We interact with an infinity of objects from birth to the grave.
Over time our ‘belongings’ become more steeped and resonant with memory and nostalgia.
In many ways, personal objects express aspects of who we are — our identity: our values: our statements and choices.
The passages of time through which we exist become defined by the objects with which we interact.
The artefacts contained within the earthen mound — partially buried — partially excavated — have all played a part in my life.
I have had a special connection to each item presented — a connection that has been hard to relinquish.
In time, we will all disappear from this earth.
This is our destiny.
What will we leave behind? Who will remember us — and for how long?
The mound is a glorious metaphor for the ultimate conclusion of all material manifestations.
We cling — consciously or unconsciously to ‘things’ that are endowed with emotional significance — keeping memories alive, while the uncomfortable awareness of the inevitable moment of departure is held at bay.
“Annie’s ferocious talent as a songwriter, her dynamic stage presence, and her passionate call to social activism make her work cut an exceptionally wide swathe across global culture. We know and admire Annie Lennox’s work in the public sphere, and there will be sections of this show in which that iconic persona reverberates — sometimes metaphorically, sometimes sonically, sometimes stylistically, and sometimes with just a trace of irony. But juxtaposed against her public face, as we examine this excavation of remarkably personal objects, we will come to better understand some of the underlying and more private forces that motivate her work in song, and her passionately argued campaigns for justice, global health, and social equity across gender and race,” notes MASS MoCA Director Joseph Thompson.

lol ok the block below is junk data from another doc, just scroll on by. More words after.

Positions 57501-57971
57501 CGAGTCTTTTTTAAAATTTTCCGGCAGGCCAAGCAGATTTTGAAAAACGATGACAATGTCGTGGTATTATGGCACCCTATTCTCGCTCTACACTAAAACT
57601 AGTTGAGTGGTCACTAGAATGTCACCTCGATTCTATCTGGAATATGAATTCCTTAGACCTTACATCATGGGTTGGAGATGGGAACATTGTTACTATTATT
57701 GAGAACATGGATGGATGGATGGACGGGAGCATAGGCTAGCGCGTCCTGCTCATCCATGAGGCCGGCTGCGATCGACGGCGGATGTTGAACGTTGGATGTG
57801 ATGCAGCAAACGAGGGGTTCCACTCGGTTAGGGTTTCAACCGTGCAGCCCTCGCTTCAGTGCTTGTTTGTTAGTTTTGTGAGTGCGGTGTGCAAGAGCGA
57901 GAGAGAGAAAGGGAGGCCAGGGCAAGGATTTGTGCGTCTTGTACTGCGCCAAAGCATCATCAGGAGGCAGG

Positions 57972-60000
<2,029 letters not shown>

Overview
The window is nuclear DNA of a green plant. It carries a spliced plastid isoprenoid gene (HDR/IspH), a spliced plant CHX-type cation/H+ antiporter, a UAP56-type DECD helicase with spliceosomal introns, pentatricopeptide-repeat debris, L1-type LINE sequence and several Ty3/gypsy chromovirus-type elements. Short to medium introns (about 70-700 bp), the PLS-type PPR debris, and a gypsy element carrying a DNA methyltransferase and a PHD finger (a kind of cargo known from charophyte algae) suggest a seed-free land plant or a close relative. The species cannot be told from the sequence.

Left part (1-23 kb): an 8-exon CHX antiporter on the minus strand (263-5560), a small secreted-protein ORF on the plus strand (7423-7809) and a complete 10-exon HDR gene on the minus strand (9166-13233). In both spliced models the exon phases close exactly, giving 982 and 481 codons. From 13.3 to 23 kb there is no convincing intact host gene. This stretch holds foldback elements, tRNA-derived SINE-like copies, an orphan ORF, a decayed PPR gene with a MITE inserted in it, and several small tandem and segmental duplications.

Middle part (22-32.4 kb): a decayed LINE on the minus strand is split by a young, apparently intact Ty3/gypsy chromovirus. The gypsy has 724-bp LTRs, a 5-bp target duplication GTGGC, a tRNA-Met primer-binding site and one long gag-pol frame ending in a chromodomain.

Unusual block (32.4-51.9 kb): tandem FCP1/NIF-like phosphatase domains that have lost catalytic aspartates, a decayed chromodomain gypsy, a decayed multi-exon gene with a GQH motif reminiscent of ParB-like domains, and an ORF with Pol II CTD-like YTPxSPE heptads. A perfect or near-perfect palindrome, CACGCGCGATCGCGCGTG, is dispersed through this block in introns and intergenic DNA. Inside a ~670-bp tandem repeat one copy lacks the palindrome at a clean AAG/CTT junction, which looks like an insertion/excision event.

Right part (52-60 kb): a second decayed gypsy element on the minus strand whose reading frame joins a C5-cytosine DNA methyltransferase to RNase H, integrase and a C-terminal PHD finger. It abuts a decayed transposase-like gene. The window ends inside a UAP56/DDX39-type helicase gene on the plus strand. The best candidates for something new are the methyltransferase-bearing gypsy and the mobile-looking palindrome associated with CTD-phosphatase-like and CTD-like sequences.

The exhibition — part material diary, part art installation, and utterly human — is accompanied by a printed “field guide” in which Lennox annotates many of the objects on display, identifying the objects and adding recollections, personal stories, and provenance.
About Annie Lennox
Celebrated as one of the greatest singer-songwriters of our time, Dr. Lennox was awarded the Order of the British Empire in 2011 for her work towards the eradication of AIDS and poverty in Africa. She is a Royal Academician, a respected social activist and philanthropist, and is the first female Chancellor of Glasgow Caledonian University of her native Scotland.
Annie is also founder of The Circle – a not-for-profit organisation that works to support and empower some of the most marginalised women and girls around the globe.
Her work in the visual arts has included an exhibition at the Victoria and Albert Museum, London, The House of Annie Lennox, which travelled to Manchester, Aberdeen, and The National Portrait Gallery of Edinburgh.
Named as one of the 100 Greatest Singers of All Time by Rolling Stone Magazine, Annie Lennox’s musical career now spans over four decades. Her collaboration with partner Dave Stewart formed ‘Eurythmics’ in the early ’80s.
Lennox has also enjoyed a widely celebrated solo career – selling over 83 million albums worldwide, her song writing and performances have garnered numerous musical accolades, including: 8 BRIT Awards (including Lifetime Achievement), 4 Ivor Novello Awards, 3 MTV Awards, 4 Grammy Awards with 10 Grammy nominations, 26 ASCAP Awards, a Golden Globe Award, and an Academy Award. She is the first woman to receive a British Academy of Songwriters Fellowship.
In 1986 Lennox became an associate of The Royal Academy of Music, which was then followed by a Fellowship in 1997 and an Honorary Doctorate in 2017. She has been recognized with doctorates and fellowships from The Royal Scottish Academy of Music and Drama, Edinburgh College of Art, the Open University of Scotland, Essex University, Williams College, USA, and Berklee College of Music, USA.